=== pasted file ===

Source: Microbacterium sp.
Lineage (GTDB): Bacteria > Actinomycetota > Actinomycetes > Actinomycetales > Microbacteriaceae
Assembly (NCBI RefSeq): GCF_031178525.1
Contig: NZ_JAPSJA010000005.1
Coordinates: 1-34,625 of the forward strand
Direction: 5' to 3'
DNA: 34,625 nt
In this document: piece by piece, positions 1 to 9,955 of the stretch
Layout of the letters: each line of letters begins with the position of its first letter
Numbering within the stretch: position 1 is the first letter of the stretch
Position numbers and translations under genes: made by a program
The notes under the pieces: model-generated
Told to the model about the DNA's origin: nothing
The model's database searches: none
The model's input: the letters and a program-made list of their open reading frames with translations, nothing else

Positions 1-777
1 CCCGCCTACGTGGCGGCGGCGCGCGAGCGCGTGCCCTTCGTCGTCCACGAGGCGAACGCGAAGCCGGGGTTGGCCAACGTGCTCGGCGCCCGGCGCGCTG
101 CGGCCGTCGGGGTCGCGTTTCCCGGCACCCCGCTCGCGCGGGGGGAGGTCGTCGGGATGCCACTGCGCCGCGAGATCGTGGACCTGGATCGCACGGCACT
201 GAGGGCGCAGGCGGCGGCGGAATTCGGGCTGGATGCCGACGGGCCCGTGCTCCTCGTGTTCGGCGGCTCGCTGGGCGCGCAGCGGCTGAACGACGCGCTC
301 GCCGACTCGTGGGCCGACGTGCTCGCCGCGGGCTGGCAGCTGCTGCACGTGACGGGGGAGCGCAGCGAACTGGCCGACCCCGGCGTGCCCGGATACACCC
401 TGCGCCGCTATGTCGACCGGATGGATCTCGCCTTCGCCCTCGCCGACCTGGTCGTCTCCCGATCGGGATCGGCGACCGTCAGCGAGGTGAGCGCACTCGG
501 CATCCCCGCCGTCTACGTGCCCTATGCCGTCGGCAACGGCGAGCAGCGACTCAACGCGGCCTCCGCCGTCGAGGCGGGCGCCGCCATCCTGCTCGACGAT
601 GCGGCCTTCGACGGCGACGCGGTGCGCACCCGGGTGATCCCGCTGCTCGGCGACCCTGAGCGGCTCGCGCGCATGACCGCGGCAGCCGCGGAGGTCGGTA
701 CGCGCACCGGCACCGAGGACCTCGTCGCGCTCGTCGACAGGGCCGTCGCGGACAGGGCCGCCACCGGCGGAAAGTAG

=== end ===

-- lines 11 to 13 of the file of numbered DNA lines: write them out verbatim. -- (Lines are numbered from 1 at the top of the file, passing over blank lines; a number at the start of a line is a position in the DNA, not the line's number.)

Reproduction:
Position numbers and translations under genes: made by a program
The notes under the pieces: model-generated
Told to the model about the DNA's origin: nothing